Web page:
With the start of the new year, the Rev. Jonathan Lee Walton has begun his new role as president of Princeton Theological Seminary.
Walton is only the eighth person to serve in the role in the seminary’s history and is the first Black president of the school. He is not a stranger to Princeton though. He earned his doctorate degree and his master’s of divinity degree from the school, and also served on the seminary’s board of trustees. In 2019, he delivered a lecture on campus when a portrait of the late Geddes W. Hansen, a beloved seminary professor, was unveiled.
“My heart is full of joy and deep appreciation…we are thankful to you for your many prayers, phone calls, and messages of support in recent weeks. Your love extended to us during this period of transition exemplified the warm community of welcome that lies at the heart of Princeton Seminary,” Walton wrote in a welcome message on Jan. 3.
Walton, a social ethicist, previously served as the dean of Wake Forest University’s divinity school. He also has served as a professor and minister at the Memorial Church at Harvard University. His scholarship focuses on the intersection of evangelical Christianity, mass media, and political culture. He is the author of two books: “Watch This! The Ethics and Aesthetics of Black Televangelism,” and “A Lens of Love: Reading the Bible in Its World for Our World.” Walton has also been published widely in various academic journals, books, magazines, and newspapers. His insights have been featured in the New York Times, CNN, Time Magazine, and PBS.
He said he accepted the offer to become the next president of the seminary for two reasons.
“First, Princeton Theological Seminary is unapologetic about its mission. This mission is reflected in you, the amazing people who constitute this community. Whether you are a student or an alum, work in facilities or on the faculty, serve in the library or on the board of trustees, all are engaged in the formative work of preparing servant leaders to do justice, love mercy, and walk humbly throughout the church and world,” Walton wrote.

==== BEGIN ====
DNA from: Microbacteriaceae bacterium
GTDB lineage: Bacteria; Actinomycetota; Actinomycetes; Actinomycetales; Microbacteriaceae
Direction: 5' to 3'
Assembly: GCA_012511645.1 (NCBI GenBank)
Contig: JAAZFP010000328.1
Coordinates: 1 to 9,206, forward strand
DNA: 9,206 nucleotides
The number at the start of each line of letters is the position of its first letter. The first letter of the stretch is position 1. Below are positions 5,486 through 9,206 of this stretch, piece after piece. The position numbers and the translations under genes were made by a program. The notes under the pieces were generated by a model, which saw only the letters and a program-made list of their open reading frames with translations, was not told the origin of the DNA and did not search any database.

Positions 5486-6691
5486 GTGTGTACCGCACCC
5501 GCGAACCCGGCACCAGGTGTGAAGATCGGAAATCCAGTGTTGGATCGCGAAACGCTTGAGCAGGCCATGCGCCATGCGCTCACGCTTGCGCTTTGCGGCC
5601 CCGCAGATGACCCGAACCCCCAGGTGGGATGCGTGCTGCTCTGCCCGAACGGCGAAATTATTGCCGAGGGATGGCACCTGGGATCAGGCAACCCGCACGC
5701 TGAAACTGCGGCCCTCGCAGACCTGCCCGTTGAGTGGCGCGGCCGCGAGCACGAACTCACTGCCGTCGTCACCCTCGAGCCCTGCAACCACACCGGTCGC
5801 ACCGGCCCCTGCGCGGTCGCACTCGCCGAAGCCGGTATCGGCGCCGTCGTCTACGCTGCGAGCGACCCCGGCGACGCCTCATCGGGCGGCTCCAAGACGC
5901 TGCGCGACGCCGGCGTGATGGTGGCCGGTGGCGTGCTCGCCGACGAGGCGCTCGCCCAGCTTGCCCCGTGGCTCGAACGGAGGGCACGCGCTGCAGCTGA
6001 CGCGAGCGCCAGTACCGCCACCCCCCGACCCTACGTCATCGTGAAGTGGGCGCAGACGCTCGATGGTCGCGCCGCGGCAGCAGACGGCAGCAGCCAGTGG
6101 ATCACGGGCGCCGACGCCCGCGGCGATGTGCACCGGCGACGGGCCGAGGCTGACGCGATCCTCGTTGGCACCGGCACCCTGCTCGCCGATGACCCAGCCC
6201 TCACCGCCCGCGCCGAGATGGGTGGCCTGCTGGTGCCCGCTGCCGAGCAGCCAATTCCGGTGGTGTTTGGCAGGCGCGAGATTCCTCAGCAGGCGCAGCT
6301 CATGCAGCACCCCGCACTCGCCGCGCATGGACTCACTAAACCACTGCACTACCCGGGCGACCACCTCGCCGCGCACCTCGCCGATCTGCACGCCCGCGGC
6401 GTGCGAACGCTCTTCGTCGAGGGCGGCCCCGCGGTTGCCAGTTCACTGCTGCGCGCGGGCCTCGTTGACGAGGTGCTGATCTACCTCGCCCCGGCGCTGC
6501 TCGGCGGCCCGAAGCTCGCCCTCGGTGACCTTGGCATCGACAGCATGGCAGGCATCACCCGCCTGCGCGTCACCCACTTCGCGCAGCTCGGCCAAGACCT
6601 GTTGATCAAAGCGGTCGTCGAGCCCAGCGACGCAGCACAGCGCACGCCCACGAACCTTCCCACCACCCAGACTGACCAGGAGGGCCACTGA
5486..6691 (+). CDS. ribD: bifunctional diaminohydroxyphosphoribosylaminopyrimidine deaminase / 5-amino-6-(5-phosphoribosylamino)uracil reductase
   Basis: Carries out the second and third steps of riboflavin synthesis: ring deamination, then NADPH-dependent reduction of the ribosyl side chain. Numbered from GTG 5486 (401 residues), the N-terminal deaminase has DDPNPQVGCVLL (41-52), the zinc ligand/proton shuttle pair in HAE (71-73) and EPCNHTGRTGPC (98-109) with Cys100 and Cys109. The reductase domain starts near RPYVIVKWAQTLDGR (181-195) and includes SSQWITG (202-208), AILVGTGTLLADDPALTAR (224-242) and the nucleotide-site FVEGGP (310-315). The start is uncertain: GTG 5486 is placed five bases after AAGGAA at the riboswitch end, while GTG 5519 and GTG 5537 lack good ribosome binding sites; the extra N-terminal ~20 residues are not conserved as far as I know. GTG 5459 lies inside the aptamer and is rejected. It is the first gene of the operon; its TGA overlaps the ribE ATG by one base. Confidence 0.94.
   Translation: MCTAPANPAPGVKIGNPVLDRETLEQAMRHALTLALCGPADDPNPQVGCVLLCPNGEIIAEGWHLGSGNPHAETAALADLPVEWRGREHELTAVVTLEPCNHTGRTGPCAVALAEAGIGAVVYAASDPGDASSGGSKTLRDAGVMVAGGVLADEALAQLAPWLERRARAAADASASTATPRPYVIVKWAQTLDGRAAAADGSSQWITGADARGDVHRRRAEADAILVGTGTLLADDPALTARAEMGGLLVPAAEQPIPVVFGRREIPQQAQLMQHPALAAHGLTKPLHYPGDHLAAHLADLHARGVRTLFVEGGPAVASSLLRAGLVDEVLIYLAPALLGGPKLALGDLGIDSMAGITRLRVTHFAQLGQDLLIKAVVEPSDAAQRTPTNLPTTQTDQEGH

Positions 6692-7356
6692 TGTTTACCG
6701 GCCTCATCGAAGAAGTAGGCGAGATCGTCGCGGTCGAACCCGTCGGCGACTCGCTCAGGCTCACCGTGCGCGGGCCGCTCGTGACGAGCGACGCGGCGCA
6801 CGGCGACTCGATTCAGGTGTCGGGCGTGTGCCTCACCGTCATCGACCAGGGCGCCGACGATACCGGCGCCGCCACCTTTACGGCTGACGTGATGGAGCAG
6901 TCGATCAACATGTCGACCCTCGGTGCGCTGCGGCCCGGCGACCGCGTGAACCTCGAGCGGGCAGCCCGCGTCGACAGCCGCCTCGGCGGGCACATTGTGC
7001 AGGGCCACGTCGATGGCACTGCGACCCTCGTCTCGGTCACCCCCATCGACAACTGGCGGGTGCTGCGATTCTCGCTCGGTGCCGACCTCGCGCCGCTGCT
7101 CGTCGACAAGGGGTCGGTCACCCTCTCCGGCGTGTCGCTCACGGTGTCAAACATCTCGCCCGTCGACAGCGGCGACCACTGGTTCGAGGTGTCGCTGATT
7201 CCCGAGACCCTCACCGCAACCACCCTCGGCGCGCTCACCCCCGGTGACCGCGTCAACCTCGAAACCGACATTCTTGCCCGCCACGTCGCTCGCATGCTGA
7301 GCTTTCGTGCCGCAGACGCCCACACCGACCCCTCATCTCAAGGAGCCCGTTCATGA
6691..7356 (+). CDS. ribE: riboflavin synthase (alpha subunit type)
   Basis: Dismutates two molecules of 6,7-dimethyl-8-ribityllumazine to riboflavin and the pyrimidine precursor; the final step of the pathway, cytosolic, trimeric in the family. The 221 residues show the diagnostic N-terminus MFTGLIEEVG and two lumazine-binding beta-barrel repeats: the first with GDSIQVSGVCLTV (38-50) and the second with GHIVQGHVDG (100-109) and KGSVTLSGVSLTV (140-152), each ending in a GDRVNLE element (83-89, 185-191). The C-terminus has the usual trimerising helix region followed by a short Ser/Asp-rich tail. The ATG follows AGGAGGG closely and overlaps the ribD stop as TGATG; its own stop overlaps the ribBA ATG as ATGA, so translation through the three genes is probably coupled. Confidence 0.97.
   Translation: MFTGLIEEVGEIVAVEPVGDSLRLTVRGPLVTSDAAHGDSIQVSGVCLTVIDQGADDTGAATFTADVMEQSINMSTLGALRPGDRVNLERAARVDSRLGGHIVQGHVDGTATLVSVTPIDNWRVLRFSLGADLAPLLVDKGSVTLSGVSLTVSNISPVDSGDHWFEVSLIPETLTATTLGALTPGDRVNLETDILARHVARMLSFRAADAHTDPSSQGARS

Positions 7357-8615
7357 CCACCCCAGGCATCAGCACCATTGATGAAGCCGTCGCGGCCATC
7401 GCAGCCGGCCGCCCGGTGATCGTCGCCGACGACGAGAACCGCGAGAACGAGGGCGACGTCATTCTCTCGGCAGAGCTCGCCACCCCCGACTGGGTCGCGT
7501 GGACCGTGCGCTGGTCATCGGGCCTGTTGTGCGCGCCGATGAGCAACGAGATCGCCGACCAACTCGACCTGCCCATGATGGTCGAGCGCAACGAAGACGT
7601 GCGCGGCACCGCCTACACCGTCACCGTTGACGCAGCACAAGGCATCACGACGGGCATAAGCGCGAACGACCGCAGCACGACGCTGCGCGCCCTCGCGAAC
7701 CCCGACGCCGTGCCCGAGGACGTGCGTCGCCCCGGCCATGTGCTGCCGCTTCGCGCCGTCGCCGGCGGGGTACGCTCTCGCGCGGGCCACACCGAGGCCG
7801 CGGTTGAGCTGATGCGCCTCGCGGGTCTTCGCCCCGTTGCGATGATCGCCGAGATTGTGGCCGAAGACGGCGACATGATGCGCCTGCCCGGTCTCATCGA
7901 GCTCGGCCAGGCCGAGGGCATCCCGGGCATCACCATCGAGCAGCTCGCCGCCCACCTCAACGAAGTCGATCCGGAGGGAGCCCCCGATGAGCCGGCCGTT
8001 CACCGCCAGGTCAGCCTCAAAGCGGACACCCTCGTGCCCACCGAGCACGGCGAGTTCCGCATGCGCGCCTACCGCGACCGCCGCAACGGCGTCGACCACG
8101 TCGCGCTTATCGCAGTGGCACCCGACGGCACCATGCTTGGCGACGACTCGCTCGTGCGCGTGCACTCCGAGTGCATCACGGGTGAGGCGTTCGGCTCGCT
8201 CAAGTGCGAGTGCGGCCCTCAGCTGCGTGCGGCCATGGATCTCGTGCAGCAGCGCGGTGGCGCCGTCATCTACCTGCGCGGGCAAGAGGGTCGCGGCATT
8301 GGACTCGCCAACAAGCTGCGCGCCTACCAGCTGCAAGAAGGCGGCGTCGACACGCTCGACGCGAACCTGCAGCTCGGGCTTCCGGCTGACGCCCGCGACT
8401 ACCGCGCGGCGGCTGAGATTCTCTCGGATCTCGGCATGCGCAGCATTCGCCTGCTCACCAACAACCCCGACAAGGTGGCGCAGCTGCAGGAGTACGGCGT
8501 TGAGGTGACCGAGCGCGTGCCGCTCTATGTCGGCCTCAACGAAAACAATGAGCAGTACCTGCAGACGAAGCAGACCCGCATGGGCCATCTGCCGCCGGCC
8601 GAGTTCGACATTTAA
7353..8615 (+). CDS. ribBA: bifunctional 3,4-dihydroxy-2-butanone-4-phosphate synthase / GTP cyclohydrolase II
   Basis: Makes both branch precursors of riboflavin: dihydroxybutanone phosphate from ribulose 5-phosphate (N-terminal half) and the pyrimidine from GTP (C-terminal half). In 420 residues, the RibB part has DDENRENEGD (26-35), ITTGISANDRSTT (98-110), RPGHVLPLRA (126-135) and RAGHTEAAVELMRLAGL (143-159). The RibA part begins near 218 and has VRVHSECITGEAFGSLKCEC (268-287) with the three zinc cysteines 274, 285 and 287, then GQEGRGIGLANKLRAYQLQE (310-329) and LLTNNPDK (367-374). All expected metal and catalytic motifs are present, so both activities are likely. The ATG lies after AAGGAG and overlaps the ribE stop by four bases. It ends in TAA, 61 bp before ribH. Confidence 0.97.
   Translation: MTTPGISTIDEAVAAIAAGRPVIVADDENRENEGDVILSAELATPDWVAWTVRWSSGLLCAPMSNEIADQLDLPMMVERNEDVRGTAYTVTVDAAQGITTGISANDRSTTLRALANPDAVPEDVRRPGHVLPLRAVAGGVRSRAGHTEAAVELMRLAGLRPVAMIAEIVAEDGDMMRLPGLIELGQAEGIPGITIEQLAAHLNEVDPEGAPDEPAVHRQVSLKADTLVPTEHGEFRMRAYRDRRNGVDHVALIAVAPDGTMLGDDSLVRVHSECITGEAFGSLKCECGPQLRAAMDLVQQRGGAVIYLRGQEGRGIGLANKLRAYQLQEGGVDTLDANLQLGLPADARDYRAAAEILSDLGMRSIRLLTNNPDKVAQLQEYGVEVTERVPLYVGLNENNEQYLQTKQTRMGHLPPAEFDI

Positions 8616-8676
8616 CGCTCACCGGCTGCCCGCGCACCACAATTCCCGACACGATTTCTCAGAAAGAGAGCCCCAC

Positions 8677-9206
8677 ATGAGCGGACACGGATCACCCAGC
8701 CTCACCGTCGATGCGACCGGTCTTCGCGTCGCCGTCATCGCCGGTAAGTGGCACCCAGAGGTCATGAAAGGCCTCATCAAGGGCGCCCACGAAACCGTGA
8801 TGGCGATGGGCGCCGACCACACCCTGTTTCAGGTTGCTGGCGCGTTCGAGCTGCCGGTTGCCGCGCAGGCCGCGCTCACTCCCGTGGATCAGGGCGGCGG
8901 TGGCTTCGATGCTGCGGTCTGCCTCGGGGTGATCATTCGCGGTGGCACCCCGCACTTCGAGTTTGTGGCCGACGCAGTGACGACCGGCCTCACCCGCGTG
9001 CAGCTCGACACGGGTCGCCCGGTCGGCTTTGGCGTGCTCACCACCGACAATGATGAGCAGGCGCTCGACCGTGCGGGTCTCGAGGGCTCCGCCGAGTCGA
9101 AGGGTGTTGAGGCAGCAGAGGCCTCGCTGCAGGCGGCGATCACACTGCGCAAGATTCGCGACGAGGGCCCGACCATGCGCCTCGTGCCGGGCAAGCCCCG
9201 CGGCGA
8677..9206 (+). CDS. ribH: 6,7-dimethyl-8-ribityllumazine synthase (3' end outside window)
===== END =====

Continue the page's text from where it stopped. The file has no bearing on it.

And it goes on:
“Second, Princeton Theological Seminary is a premier institution of higher learning that understands the importance of tradition and innovation. We are part of a rich Reformed tradition that took root as a campus here in 1812,” he wrote. “Yet the lasting import of this tradition is a result of innovation—innovation born of expanded moral imaginations and more inclusive conceptions of whom God calls. Princeton Theological Seminary has always honored tradition and innovation, and we have long championed intellectual rigor and expanding access.”
Princeton Theological Seminary is innovating and expanding access to lifelong learning by adding new degree and certificate programs and offering hybrid learning options, he wrote.
“These are exciting times. I understand this is a time of significant change in higher education and faith communities,” Walton wrote. “Theological education is at an inflection point. Yet I am confident in our future because I am confident in you and the God who called each of us to this glorious task. Thank you for welcoming me back to this special place.”
Founded in 1812, Princeton Theological Seminary is the largest seminary affiliated with the Presbyterian Church (USA) and is the second oldest seminary in the United States. Walton replaces M. Craig Barnes, who served as president of the seminary for a decade.
Walton is married to children’s book author Cecily Cline Walton and they have three children, Zora Neale, Elijah Mays, and Baldwin Cline.